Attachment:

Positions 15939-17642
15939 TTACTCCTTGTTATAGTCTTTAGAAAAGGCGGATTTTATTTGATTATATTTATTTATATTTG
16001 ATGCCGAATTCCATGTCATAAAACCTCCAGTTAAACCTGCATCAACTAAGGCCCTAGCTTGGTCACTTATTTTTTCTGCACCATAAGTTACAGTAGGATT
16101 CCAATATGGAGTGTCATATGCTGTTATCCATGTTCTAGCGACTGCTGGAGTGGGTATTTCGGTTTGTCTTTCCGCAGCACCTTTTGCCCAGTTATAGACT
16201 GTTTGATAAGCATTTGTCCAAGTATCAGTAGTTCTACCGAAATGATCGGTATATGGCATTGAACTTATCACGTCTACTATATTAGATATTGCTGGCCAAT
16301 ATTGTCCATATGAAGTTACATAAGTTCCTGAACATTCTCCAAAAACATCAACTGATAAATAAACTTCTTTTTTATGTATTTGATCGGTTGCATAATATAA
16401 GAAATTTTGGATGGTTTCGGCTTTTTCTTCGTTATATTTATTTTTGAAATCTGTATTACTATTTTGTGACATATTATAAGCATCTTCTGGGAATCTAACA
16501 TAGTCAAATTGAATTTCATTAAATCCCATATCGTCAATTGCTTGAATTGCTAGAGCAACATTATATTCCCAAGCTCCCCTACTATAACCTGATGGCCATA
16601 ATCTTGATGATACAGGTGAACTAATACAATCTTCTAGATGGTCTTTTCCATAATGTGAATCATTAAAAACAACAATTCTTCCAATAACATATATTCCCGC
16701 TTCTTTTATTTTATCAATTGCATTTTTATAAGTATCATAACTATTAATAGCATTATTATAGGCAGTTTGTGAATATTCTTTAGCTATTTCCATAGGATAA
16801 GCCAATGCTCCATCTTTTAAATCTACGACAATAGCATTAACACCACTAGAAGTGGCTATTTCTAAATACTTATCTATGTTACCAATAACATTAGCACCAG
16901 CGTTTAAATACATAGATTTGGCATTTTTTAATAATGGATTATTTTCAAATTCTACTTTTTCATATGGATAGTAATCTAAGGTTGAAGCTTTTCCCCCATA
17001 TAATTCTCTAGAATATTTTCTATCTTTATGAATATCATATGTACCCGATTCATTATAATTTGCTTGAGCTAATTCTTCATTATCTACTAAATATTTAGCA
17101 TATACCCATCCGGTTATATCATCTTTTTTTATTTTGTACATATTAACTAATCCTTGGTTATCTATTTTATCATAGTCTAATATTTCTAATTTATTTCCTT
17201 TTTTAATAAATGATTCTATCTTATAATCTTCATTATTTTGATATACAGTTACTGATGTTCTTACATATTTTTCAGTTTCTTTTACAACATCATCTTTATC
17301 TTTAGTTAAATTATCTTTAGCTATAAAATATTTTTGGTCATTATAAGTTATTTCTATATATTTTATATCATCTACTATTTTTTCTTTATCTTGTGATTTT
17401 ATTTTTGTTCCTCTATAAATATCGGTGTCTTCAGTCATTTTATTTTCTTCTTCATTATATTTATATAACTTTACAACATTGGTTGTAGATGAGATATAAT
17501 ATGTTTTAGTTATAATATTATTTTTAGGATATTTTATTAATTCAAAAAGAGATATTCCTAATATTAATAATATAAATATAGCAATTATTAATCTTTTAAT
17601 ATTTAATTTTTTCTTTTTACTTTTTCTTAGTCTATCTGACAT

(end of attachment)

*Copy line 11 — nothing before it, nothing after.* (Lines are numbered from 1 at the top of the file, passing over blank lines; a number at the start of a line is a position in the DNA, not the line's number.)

16801 GCCAATGCTCCATCTTTTAAATCTACGACAATAGCATTAACACCACTAGAAGTGGCTATTTCTAAATACTTATCTATGTTACCAATAACATTAGCACCAG